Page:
September 26, 2008

Fair Time In Ephrata

By Stauffer, Cindy

We have come to the Ephrata Fair, my 12-year-old son and I, to fill our bellies, to ride, to gawk at stuff and to win. Over the next three hours, we will examine pawpaws and pig ears. We will eat chicken corn soup and slurp a chocolate milk shake. One skittish 48- year-old acrophobic will ride the Ferris wheel.

Two bus rides, $27.50 and 10 pingpong balls later, we reluctantly walk away from the canopy of bright lights and the smell of funnel cakes, carrying a little fish named Efrain.

Life is good.


My son has never been to the Ephrata Fair, or really any other fair. People, I admit this is pitiful. Lancaster County hosts a parade of fairs every fall. Where have we been?

On the way to Ephrata, I outline the wonders that await us: food, rides, games, animals and vegetables.

Vegetables? the boy asks, making a face.

We walk into the Ephrata Fair office and check out this year's entries, skinny hot peppers, creamy bush scallop squashes and Tom Sheaffer's first-place Italian tomatoes.

They look perfect on their plate, but the second-place Italian tomatoes look pretty darn good, too. I wonder out loud what the difference is.

"I don't know," says the boy, who has grown up in town. "You're asking the wrong farmer."

A few plates down are what we think are pears, but turn out to be pawpaws. What in the heck, the boy asks, is a pawpaw?

"You're asking the wrong farmer," I say.

(Turns out it's a fruit that tastes like a banana and a mango. I looked it up.)


The next half-hour is a flurry of eating. We are trying to watch our budget (I have brought $40, but don't want to spend it all) so we decide to split our food, so we can try a bunch of things.

"I don't know why anyone likes funnel cakes," the boy notes. "They're just fatty and sugary but, then again, who doesn't like fatty and sugary?"

Not us, that's for sure.

We settle on french fries from Fink's, chicken corn soup from the Hinkletown Mennonite Church, the famous toasted cheeseburger from the Akron Lion's Club and fried Oreos from a red and white stand. All delicious and totaling $11.50.

As our stomachs settle, we nip into the Ephrata Lions Club tent to play a few games of Bingo. It's 25 cents a card and we decide to play $1 worth, or two cards each.

The games are over too quickly, but the boy and I are both born optimists so we decide to splurge another 50 cents. We don't win but it's fun to dream about what we would do with the $9.75 a woman near us wins. (I'm thinking more Fink's french fries. My son is thinking a target-shooting game out on the midway.)


We head toward the shuttle bus that will take us to Tent City, the animals and the farm machinery.

On board, it's just us and six teenage boys, who are all "DUDE!" and stubbly whiskers and muscly arms and "Sara? You know Sara?"

I look at them and at the smooth-faced redhead sitting next to me and think: This is coming but I am glad for this night, which suddenly feels like the edge of something else.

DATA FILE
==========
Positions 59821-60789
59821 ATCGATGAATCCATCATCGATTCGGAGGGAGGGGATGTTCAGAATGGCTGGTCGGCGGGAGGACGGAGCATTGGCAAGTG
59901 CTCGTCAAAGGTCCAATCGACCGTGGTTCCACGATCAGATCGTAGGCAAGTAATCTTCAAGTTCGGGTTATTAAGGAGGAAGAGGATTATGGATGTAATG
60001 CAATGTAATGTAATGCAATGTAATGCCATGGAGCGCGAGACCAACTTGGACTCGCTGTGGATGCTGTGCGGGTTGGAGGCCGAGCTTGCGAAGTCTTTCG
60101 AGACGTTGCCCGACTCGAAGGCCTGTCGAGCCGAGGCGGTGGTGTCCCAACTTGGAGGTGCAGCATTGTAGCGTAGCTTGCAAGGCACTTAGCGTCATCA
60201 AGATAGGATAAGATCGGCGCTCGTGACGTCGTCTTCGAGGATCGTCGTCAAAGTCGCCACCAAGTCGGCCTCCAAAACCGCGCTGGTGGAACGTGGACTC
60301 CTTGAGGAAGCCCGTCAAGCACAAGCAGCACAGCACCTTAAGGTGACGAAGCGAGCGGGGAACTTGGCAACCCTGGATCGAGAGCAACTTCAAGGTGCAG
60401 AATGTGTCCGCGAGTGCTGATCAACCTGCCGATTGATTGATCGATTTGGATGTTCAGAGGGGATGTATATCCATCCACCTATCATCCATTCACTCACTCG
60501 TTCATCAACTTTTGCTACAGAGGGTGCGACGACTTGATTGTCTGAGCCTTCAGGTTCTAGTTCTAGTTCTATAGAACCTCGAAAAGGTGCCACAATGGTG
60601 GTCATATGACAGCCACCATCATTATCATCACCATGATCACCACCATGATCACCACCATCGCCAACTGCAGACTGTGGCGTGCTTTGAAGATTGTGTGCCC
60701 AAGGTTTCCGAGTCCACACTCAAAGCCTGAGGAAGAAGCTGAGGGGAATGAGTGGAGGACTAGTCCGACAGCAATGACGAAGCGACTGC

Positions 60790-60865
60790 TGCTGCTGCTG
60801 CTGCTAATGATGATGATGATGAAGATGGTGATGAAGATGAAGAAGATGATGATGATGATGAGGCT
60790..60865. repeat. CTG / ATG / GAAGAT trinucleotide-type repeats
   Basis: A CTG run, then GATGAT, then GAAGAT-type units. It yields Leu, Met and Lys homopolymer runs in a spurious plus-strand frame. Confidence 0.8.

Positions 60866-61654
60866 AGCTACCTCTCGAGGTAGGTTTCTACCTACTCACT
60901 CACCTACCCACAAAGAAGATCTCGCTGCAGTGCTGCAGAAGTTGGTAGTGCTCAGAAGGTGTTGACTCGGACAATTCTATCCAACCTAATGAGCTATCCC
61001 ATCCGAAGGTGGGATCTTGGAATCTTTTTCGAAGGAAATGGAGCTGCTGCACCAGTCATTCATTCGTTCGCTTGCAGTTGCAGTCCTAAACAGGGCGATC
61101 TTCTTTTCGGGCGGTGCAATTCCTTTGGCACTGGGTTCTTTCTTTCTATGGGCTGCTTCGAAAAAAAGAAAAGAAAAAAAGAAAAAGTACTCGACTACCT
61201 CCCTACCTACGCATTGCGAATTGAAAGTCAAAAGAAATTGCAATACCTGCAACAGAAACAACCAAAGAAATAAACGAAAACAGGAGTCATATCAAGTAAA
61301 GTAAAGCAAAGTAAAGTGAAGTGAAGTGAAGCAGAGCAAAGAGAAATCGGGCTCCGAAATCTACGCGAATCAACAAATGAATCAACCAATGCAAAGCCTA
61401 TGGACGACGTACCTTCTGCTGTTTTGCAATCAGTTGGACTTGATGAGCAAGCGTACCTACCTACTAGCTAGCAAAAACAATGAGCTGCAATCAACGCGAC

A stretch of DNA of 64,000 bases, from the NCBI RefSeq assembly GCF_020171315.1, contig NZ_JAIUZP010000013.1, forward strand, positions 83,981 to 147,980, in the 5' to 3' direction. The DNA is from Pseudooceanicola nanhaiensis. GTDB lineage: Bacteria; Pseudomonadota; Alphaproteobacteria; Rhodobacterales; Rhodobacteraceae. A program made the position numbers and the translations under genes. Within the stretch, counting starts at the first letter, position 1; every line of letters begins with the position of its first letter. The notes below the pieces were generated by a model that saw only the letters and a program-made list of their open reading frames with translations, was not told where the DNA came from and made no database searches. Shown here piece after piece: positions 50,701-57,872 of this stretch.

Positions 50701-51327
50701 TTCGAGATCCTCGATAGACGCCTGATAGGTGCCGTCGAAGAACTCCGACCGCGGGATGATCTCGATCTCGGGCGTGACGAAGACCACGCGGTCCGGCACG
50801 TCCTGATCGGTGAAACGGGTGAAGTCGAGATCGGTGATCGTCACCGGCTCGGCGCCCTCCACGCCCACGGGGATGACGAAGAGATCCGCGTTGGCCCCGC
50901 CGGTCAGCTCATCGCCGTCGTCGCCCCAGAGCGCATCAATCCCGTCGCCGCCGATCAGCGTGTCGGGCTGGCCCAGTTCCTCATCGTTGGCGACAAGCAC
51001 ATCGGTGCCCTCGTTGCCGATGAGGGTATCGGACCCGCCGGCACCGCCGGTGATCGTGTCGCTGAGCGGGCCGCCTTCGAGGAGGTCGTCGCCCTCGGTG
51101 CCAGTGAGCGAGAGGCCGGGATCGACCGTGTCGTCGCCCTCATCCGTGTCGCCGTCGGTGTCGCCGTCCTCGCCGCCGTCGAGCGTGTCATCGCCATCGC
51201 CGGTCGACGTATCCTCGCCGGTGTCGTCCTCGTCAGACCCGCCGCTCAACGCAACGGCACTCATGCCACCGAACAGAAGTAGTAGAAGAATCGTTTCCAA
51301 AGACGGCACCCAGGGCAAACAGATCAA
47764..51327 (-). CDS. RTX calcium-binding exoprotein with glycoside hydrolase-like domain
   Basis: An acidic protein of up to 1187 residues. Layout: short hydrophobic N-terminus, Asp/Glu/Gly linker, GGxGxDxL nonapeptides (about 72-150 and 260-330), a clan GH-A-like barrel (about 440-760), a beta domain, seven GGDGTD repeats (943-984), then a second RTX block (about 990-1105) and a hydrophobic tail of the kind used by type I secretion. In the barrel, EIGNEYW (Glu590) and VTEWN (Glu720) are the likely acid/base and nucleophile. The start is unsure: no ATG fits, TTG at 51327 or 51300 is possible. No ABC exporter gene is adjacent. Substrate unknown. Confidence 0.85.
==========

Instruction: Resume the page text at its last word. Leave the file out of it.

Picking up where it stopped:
At Tent City, we hang over the edge of a pig pen and wonder why the porkers' ears are notched. A very patient Kerry Boyd, who raises pigs out on Clay Road, explains the system that delineates both a litter and an individual pig. I'm from the suburbs, so he has to explain it twice.

Just as we walk away, an older gentleman comes up to Boyd and asks, "Why do you notch the pigs' ears?"


Back on the midway, we decide to pick one ride since they are kind of pricey - $7.50 for one ride for the two of us.

The Ferris wheel has been an Ephrata Fair tradition so I choose that, even though I am a lily-livered chicken who is terrified of heights.

Once aboard, I close my eyes tight as we gently circle up and around. It feels like we are flying.

"Look!" the boy says. "Look!"

I open my eyes and see the lights of the fair spread out before me from our perch in the night sky. It is beautiful.


On our way to the car, my son tries his hand at target-shooting. I try my hand at the fish bowl game.

I pay the carnival guy a buck for a basket of 10 dinged-up pingpong balls. We fling away and the last one - PLOP - lands in a fish bowl.

The guy promises to do his best to get us a lively fish. He peers into a teeming tank and carefully extracts one little swimmer, gently placing it into a small container.

"What is your name?" I ask him.

"Efrain," he says.

So that is what we name our fish.

I worry that Efrain will go the way of our household's other fish: Fuzznut, Charlie, Larry, Larry Jr. and Larry III, may they rest in peace.

But this morning, he is still doing laps in his bowl.

Results from Ephrata Fair:

Six to 8 years olds - Austin Sauder of Stevens;

Girls 9 to 11 years old - Jade Zimmerman of Reinholds;

Boys 9 to 11 years old - Austin Sensenig of Ephrata;

Girls 12 to 15 years old - Jamie Auker of Denver;

Boys 12 to 15 years old - Christopher Martin of Ephrata;

Girls 16 years old and older - Kelly Martin of Ephrata;

Boys 16 years old and older - Keith Martin of Lititz;

Four and 5 years old - Brooke Zimmerman of Lititz;

Grand champion - Matt Mitchell; Reserve grand champion - Jared Garman;

Light weight: Champion - Alaysia Pfautz; Reserve champion - Travis Dull;

Medium weight: Champion - Chelsey Becker; Reserve champion - Jadon Pfautz;

Light heavy weight: Champion - Matt Mitchell; Reserve champion - Moriah Pfautz;

Heavy weight: Champion - Jared Garman; Reserve champion - Teagan Pfautz.

Staff writer Cindy Stauffer can be reached at [email protected] or 481-6024.

Tonight: The big parade at 7 p.m.

Thursday: Kiddies Day from noon to 6 p.m., featuring reduced ride prices. Tug-of-war at 8 p.m.

Friday: Petting zoo and pony rides from 4 to 9 p.m.

Saturday: Baby parade at 1 p.m. Midway closes at 11 p.m.

(Copyright 2008 Lancaster Newspapers. All rights reserved.)

(c) 2008 Lancaster New Era. Provided by ProQuest LLC. All rights Reserved.